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Russia, Turkey Tentatively Step Toward Mercenary Withdrawal Agreement on Libya
By Staff, Agencies
Hopes grew Wednesday for Libya's stability following a decade of bloodshed as Russia and Turkey reached a tentative plan in talks in Berlin to start withdrawing foreign mercenaries, officials said.
The UN-sponsored conference – the second held in the German capital – renewed commitments to holding elections on December 24, a watershed for the North African nation where foreign powers have violently jostled for influence.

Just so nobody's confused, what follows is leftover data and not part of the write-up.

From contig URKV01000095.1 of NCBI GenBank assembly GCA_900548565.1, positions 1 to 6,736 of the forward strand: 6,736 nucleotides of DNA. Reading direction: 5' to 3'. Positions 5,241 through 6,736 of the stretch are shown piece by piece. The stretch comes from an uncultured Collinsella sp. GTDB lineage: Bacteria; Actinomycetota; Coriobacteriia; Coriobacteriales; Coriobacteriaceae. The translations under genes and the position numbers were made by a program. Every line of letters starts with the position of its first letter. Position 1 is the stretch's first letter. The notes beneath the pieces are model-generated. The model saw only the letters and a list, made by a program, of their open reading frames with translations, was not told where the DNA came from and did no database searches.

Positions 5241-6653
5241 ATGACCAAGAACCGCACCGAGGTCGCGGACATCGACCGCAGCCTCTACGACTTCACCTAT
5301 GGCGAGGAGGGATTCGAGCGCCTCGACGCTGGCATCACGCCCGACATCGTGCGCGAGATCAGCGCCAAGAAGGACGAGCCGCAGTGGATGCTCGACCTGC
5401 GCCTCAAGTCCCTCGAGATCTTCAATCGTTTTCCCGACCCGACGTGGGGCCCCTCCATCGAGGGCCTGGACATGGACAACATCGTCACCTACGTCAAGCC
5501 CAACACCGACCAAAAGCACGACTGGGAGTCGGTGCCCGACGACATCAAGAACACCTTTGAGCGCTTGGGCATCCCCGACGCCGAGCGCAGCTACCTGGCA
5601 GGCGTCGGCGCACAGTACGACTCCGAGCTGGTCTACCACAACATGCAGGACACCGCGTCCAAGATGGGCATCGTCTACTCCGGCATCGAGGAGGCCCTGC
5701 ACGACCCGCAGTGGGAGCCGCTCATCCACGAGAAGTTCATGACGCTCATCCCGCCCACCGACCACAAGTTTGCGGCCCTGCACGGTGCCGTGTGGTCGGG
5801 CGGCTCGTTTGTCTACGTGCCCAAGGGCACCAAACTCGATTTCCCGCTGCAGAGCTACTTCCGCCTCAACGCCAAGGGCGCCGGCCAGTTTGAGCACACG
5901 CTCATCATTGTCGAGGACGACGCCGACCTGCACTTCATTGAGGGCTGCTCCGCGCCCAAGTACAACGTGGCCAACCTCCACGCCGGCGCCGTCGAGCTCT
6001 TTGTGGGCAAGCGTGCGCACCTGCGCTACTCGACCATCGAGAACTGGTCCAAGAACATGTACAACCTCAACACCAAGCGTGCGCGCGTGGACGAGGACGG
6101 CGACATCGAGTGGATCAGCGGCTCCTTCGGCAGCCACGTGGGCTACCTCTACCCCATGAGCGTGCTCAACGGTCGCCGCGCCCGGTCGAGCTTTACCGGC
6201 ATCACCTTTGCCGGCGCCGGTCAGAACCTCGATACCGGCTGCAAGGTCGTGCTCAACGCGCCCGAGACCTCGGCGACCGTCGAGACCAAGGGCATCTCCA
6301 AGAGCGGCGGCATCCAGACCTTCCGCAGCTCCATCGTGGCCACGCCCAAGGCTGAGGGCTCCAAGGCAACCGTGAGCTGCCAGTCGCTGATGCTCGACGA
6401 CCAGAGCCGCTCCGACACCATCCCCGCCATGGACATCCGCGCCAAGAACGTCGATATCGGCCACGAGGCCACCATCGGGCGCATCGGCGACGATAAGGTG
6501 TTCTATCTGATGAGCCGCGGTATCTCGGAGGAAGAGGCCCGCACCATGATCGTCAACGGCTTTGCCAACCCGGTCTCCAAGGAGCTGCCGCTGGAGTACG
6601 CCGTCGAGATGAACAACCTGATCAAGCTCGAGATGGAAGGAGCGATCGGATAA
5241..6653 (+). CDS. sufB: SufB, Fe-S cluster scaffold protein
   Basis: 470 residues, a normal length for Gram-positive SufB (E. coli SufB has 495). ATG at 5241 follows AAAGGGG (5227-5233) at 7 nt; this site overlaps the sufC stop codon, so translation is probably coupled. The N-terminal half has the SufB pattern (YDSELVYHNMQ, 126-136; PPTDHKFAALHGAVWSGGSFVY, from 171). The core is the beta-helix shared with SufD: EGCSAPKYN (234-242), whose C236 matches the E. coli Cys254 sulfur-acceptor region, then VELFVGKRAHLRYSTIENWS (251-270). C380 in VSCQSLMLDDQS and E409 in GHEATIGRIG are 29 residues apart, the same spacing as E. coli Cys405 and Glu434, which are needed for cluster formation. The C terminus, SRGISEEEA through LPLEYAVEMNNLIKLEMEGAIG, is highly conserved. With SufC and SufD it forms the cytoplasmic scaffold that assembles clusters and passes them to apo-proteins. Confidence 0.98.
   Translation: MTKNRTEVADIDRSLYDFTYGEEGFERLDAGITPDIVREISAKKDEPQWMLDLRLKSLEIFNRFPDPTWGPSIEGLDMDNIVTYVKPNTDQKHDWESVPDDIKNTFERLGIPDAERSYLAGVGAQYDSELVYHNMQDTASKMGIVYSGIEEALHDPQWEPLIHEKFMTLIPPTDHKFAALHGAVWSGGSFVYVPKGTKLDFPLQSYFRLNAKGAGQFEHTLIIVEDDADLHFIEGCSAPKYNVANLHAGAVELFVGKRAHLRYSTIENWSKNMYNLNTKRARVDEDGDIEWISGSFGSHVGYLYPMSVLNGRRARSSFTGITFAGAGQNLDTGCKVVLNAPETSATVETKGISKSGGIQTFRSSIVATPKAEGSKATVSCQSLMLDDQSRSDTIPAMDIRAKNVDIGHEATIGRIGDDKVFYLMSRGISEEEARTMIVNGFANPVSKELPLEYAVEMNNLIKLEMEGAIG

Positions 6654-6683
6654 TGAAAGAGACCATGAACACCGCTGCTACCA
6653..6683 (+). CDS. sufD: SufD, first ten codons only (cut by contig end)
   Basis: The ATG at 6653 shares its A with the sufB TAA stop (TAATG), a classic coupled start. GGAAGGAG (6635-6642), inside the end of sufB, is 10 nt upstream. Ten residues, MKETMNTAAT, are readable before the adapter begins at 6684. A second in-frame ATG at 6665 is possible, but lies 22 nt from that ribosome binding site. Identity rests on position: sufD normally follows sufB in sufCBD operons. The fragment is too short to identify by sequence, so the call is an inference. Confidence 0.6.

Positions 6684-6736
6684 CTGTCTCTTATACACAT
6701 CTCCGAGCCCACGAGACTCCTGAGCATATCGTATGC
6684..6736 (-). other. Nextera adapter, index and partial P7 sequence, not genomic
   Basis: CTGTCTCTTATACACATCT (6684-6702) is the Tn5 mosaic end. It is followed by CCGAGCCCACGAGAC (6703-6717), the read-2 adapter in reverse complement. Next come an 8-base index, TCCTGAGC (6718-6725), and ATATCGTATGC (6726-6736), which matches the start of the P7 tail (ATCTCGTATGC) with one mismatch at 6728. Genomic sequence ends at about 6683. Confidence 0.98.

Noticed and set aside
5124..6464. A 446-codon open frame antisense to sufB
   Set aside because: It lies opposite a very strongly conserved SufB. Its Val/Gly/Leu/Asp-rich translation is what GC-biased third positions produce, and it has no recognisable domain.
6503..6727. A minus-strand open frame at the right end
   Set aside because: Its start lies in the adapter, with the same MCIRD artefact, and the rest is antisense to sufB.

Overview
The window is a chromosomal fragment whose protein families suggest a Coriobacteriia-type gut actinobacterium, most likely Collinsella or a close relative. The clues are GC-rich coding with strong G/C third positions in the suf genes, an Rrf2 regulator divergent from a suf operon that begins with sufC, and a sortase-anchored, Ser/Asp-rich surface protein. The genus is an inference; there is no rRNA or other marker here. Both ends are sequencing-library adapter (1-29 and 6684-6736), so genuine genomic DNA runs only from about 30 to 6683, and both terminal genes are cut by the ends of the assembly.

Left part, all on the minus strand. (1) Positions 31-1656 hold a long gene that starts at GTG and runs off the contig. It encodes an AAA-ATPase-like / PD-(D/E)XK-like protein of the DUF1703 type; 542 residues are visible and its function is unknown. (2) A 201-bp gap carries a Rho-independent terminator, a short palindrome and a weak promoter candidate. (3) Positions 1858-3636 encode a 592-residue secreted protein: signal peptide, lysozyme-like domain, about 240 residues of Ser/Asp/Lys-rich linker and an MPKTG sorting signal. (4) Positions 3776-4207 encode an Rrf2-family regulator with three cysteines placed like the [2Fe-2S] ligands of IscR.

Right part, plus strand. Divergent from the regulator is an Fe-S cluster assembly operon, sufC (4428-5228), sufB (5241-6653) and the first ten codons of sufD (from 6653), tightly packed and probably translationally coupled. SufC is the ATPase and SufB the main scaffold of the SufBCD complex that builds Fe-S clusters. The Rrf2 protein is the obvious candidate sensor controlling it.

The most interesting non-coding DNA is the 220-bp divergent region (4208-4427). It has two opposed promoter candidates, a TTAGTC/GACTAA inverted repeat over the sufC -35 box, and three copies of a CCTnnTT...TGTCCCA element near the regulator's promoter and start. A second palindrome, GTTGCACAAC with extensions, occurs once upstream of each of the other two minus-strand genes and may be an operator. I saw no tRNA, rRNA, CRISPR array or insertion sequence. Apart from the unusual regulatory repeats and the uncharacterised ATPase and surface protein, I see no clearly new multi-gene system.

In this regard, Libyan Foreign Minister Najla al-Mangoush voiced hope that there would finally be progress on a key pledge from the first conference in January 2020 – to pull foreign fighters out.
Clouding the talks, Turkey refuses to withdraw its military, saying its presence is different as it has an agreement with the internationally recognized government.
Any withdrawal is also a delicate balancing act, said Germany's Foreign Minister Heiko Maas, who noted that Russia and Turkey are concerned that a withdrawal could open an opportunity for their adversary to launch a sudden offensive.
A gradual draw down of troops is likely the preferred option to avoid such a scenario.
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